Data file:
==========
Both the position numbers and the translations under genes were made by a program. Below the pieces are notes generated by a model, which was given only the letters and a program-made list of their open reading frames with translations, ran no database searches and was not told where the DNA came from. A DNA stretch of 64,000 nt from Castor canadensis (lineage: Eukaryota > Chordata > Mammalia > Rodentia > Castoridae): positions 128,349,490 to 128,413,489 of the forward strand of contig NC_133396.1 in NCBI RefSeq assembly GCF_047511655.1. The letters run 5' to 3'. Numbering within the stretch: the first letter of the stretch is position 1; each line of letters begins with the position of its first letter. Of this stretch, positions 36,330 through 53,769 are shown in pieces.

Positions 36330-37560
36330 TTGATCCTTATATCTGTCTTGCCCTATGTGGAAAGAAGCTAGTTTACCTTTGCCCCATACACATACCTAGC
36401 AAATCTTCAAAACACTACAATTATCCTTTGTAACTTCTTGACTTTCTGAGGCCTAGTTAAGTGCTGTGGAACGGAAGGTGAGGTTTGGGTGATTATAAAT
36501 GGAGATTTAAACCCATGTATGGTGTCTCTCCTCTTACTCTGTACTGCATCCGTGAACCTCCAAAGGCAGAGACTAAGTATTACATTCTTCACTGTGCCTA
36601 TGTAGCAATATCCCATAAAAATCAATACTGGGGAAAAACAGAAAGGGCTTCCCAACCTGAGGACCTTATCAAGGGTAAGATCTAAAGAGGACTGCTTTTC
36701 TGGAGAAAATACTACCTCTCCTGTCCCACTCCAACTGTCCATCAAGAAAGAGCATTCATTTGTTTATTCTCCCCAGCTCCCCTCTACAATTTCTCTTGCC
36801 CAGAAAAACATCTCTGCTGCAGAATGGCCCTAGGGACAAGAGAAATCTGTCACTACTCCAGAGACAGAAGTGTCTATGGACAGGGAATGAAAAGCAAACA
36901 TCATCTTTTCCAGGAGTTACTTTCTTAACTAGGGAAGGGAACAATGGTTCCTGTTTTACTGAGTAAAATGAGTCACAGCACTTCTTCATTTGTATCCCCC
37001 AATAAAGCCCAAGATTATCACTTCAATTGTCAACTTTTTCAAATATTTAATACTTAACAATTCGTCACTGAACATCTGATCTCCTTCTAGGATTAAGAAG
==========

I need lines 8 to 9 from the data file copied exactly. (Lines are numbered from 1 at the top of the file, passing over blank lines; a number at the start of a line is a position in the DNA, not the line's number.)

36801 CAGAAAAACATCTCTGCTGCAGAATGGCCCTAGGGACAAGAGAAATCTGTCACTACTCCAGAGACAGAAGTGTCTATGGACAGGGAATGAAAAGCAAACA
36901 TCATCTTTTCCAGGAGTTACTTTCTTAACTAGGGAAGGGAACAATGGTTCCTGTTTTACTGAGTAAAATGAGTCACAGCACTTCTTCATTTGTATCCCCC